or hard copy or E-book at:

Tuesday, February 12, 2013

19 Managing the Manager’s Time

The final topics under Building a World Class Organization are Managing the Manager’s Time and Helping the Workers Manage Their Time. I’ll discuss managing your time in this lecture and how to help your workers manage their time in the next three lectures. Points discussed in this lecture include:
        Schedule time by the week
       Keeps precious  time from “melting”
        Have an open door policy and accept time wasters gracefully to maintain good personal relations
        Accept the reality of daily crises
        Be effective with people; efficient  with things
        Use lunch hours for formal and informal communications with staff
There are many systems for managing time and you must select one that works for you. I like one recommended by Stephen Covey in his book The 7 Habits of Highly Effective People. In simple form it involves allocating time to your job and to your personal life. Your job should have six to eight objectives for both the long and short term at any given time. Having more limits the time available for each objective so that it takes a long time to accomplish the objectives. Therefore it is better to limit the number of objectives to six to eight so that they can be accomplished effectively before adding new objectives. There are three parts to your life; physical, mental and spiritual. This means allocating time to keep yourself physically, mentally and spiritually healthy so that you are able to be effective in your work; and with your family and friends. In the mental part you must allocate time for learning in order to keep up with technology and your career ambitions and time for hobbies or other mental recreation. It is important to take the time to write down your objectives for your job and your life and develop plans. These plans don’t have to be detailed written plans but you should think about what is necessary to achieve your objectives.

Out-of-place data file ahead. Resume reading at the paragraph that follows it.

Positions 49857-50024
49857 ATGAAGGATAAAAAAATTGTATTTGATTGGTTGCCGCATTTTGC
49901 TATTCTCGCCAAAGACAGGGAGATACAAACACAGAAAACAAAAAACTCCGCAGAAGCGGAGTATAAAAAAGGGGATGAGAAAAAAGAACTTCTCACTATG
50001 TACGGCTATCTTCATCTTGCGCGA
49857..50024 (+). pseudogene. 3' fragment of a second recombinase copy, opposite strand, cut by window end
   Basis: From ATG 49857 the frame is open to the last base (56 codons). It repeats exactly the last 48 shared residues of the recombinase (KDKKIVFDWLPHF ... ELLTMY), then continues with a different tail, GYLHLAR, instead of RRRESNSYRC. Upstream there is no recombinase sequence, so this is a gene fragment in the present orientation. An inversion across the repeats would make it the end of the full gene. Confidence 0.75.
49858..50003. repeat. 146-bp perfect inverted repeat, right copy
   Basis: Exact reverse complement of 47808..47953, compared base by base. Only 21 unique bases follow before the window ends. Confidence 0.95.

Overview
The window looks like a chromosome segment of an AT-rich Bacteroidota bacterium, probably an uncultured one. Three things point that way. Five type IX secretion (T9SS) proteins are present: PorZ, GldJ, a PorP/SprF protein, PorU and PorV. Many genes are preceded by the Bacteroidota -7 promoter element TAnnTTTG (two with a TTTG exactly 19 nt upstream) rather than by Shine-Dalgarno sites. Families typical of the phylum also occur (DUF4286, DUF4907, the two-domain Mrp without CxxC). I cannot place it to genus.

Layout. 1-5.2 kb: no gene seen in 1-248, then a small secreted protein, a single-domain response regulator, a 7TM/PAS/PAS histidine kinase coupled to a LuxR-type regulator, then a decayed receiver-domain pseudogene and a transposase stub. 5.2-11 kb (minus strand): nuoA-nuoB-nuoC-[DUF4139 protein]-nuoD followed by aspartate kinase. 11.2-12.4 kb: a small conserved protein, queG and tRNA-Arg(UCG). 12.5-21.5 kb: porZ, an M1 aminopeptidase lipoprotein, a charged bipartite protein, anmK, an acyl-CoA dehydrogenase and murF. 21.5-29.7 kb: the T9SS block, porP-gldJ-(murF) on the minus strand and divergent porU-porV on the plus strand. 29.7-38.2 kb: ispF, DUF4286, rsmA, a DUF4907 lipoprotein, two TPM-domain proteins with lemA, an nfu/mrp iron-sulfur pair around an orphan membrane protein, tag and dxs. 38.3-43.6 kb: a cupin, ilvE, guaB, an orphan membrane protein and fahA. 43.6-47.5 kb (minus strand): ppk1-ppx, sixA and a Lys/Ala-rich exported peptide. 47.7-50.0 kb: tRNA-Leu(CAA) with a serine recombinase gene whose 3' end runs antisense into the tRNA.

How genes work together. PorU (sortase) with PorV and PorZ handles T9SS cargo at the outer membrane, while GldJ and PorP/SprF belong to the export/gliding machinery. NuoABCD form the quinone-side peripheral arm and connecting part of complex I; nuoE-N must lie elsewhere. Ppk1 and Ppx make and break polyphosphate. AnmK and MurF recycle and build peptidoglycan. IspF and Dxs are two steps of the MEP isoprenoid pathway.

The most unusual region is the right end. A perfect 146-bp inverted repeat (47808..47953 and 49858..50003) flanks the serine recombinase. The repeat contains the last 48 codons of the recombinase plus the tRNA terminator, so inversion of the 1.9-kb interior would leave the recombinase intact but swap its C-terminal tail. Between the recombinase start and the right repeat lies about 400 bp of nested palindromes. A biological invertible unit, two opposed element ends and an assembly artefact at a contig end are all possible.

Personal Observations about Work and Work Hours

This is a good point to insert some observations about work from my decades of management experience. The number of hours spent each week on work depends on three factors. These are the culture of the enterprise, the business environment at any specific time and the choice of the worker. Some organizations have a culture of working 60 or more hour weeks and workers that don’t put in those hours are looked down upon. The culture in other organizations admires those who work just the scheduled 40 hours and of course there are cultures that expect between 40 and 60 hours. Similarly there are times in any organization when critical deadlines impose the need for long hours for a few days or even weeks and other times when work can be easily accomplished in normal work hours. Even without such cultural or business environment constraints there is a distribution of typical work hours among workers. Some want to work excessive hours and others want to work just the minimum required. For this discussion I want to ignore the first two factors and consider the factor that is the clear choice of the worker most of the time.